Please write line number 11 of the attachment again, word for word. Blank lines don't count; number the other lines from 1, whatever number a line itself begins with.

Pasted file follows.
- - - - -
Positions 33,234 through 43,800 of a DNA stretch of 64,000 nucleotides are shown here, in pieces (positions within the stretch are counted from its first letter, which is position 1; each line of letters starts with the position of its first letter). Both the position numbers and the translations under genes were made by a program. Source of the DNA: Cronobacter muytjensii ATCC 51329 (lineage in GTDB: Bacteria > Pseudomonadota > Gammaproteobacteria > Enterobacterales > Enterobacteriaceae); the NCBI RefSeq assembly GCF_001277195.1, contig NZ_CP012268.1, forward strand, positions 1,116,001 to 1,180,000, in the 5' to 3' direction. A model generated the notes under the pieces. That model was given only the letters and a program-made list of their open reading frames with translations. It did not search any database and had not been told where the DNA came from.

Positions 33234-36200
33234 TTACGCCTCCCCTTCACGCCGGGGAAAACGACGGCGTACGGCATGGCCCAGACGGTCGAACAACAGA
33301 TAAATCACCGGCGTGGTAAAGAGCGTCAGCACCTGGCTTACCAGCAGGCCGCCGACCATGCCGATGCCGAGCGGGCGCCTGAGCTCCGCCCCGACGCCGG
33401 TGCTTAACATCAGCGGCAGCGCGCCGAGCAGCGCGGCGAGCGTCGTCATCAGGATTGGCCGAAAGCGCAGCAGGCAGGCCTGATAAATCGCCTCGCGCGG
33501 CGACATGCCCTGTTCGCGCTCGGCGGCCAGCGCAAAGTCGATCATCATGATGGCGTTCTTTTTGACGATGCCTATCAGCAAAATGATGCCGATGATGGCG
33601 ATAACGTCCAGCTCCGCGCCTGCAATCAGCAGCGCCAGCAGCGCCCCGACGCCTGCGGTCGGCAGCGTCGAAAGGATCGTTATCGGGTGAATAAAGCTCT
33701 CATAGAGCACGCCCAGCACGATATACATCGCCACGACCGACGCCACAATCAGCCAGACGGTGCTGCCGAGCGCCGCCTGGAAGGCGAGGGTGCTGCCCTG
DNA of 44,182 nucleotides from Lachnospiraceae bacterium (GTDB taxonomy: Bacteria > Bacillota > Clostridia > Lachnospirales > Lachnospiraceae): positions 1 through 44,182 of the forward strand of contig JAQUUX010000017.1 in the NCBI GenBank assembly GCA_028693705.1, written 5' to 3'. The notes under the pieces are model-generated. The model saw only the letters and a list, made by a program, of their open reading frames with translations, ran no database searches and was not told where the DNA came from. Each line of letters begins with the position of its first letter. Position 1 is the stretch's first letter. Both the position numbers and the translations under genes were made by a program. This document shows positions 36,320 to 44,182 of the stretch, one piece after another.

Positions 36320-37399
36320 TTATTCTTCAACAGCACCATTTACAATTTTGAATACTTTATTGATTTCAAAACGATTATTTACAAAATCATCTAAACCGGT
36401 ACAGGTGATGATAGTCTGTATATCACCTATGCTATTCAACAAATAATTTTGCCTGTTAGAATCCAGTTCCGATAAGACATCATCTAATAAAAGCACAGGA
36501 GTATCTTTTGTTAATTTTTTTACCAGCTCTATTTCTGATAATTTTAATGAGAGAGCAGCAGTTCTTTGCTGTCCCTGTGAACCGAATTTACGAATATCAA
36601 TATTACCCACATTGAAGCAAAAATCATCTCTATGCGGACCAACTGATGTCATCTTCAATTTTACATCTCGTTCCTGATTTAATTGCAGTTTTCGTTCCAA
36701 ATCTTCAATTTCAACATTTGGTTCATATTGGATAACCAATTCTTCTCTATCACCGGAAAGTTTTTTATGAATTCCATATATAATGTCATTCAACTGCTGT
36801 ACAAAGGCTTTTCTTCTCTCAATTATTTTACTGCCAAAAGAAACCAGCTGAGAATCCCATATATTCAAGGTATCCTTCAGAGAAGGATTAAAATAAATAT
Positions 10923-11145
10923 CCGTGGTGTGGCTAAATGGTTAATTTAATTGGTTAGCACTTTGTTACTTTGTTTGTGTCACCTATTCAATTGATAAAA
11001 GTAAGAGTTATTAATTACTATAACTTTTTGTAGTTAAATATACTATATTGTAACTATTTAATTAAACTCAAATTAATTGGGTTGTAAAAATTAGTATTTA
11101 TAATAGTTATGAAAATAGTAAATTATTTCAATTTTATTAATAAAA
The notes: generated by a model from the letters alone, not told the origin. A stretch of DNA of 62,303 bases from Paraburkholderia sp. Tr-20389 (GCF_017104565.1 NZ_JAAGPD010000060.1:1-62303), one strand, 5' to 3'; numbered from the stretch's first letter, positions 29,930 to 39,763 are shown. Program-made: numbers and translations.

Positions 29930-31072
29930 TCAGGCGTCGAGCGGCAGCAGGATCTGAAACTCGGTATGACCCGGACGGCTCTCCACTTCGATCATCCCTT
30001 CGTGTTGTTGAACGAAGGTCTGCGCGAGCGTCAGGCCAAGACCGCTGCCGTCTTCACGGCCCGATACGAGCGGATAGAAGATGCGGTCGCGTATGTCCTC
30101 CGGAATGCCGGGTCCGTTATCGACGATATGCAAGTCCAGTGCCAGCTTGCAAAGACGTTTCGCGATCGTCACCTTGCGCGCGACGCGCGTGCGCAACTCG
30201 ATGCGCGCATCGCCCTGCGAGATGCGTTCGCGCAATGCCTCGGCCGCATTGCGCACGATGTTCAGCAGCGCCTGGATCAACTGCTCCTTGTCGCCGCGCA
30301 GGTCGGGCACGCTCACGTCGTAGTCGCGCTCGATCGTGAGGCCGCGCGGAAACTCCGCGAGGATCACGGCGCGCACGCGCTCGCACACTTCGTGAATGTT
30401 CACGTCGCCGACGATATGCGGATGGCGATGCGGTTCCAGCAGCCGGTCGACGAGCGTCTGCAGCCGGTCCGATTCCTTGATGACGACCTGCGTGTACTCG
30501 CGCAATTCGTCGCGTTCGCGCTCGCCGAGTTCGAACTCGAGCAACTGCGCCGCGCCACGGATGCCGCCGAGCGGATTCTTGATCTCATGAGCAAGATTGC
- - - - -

36320 TTATTCTTCAACAGCACCATTTACAATTTTGAATACTTTATTGATTTCAAAACGATTATTTACAAAATCATCTAAACCGGT